Balanced Melting Pot


In Parenting, Questions on August 18, 2008 at 9:36 am

Whether we realize it or not, there are many social norms that have been ingrained in us by our parents. This is a multi-faceted topic, so to begin I want to talk more about the  activities in which we consider it normal for our children to participate.

The first thing that comes to my mind is sleepovers. Growing up, I was always allowed to have friends spend the night at my house, but was rarely allowed to sleep at theirs’. My mother’s rationale was that she did not know what kind of parents these other people were. Of course I thought this was absurd at the time and “life just wasn’t fair”, but now having children of my own, well…

There are many pasttimes for children that are simply not universally accepted among cultures. The hardest part for parents is that deep down you want your children to enjoy their childhood and at the same time there needs to be a level of comfort with what you allow them to do.

What are some of the American activities in which you refuse to let your children participate (please share how they are viewed in your culture)? Which are the ones that you have learned to accept?

How do you try to teach your children pasttimes from your culture of origin. I’m still trying to figure out how to teach my daughter the intriguing game of osle, which is the Haitian form of jax; only with the joint bones of a goat (it sounds a lot stranger in English 😛 ).

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  1. I will start by saying hello and extend my congratulations to you for such a wonderful job. I read all three topics but will only comment on one because of time factor. I will come back to this topic and post my opinion perhaps tomorrow. For now, I will move on to the next topic, meanwhile, keep up the good work and talk to you soon.

  2. Thank you and I look forward to reading your comments!

  3. Let me start by complimenting and encouraging you in this great initiative. Not often that people goes back to reflect on subject as important as the way we educate our kids and what part of our culture stand still despite of the cultural blend with a stronger and a more organize system of beliefs.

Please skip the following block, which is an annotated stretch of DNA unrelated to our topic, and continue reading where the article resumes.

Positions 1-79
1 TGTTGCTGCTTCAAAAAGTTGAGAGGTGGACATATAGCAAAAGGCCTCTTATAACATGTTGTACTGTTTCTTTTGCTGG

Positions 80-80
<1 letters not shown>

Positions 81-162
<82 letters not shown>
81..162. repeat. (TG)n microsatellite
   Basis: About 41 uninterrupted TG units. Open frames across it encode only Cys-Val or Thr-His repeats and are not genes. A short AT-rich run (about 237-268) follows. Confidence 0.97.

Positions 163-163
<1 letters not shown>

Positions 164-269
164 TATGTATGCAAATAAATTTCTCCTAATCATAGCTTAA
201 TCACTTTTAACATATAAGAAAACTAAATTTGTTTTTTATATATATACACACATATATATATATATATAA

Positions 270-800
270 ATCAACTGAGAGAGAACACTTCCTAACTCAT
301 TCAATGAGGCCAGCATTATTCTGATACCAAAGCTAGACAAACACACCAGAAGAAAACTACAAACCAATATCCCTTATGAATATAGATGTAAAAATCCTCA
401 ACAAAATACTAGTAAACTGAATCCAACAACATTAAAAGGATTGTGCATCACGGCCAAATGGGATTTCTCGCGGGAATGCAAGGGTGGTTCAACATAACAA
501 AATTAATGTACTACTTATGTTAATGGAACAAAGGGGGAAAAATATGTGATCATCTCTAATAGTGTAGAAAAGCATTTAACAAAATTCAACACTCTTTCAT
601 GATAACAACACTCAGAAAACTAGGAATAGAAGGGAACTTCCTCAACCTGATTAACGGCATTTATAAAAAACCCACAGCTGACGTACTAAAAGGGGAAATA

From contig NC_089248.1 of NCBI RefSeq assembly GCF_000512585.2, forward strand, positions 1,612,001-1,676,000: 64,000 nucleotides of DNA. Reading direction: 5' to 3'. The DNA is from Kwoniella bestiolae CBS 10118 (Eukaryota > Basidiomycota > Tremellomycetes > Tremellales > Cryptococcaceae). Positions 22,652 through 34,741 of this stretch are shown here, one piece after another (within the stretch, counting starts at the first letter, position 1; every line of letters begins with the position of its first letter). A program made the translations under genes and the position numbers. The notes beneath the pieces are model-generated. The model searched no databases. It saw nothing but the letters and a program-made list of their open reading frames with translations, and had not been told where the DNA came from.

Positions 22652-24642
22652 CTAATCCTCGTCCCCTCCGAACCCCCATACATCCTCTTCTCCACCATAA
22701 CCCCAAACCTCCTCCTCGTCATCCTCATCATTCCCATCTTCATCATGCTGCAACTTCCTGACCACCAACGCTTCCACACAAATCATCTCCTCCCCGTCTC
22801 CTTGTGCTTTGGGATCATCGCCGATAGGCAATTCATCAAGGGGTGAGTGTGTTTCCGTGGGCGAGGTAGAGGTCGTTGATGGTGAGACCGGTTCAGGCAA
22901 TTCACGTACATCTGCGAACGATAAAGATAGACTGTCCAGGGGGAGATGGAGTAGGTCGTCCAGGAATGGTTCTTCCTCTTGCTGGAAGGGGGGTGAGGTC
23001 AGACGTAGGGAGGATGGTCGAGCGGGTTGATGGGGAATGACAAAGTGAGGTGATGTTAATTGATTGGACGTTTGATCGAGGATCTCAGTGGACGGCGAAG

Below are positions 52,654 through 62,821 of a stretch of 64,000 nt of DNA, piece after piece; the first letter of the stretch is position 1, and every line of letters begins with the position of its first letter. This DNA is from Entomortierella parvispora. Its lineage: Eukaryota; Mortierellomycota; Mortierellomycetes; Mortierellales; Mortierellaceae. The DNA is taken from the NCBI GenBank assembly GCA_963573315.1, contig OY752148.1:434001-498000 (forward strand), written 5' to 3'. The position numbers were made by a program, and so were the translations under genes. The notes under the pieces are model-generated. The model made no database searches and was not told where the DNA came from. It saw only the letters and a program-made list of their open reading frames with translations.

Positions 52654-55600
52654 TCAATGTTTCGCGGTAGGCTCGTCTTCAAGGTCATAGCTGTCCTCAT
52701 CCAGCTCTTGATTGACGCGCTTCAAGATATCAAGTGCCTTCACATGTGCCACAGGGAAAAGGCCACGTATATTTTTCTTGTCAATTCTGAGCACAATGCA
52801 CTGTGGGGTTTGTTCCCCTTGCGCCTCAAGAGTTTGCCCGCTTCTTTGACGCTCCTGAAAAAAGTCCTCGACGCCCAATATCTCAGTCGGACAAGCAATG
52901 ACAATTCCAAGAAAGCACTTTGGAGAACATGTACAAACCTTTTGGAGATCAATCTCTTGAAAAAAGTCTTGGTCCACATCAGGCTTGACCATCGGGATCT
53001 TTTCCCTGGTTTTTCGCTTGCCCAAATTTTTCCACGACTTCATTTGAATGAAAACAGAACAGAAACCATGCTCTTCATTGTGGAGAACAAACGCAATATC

My comment for this week topic is a little historicity of our collectif beliefs rooted in voodoo to explain our reluctance to let our kids sleepover at a friend’s house. Here i am not saying that because we dont allow them to sleepover, that we are following some voodoo rules. No, it just mean that as a nation we were brought up under the same collectif beliefs and most of the time we are passing on some norms and rules without knowing where they come from.
    Here is an element to make us understand our unwillingness to sleepovers.
    Voodoo understand the design of Human Being in 5 different and distinct parts. The part that concerned us today is the “TI-BON-NANJ”. The Ti-bon-nanj is the source of personality, knowledge and experience. Therein lies the will and individuality of the person. Highly vulnerable to witchcraft, ti-bon-nanj may leave the body during sleep or possession.
    This for me encapsulate the reason behind the fact that Haitian parents are affraid to let their kids sleep to someone else house, that people don’t take over or change their ti-bon-nanj while sleeping.
    I am sure there could be some other elements to make us understand this behaviour, please share your thoughts to enligth us and that way we will better understand ourself and our cultural heritage.

  4. You have given me some insight as to why my mother may have been so adverse to the idea. It is so true that beliefs are sometimes placed into our subconscious and as much as we would like to think our decisions are our own, they can actually be traced back to our “roots”. Having not heard this rationale before, the reason that I would hesitate letting my own children attend sleepovers is really based on my level of trust with other parents. I think that I will probably allow this on a “case-by-case” basis and hope that I eliminate some fear while still being cautious.

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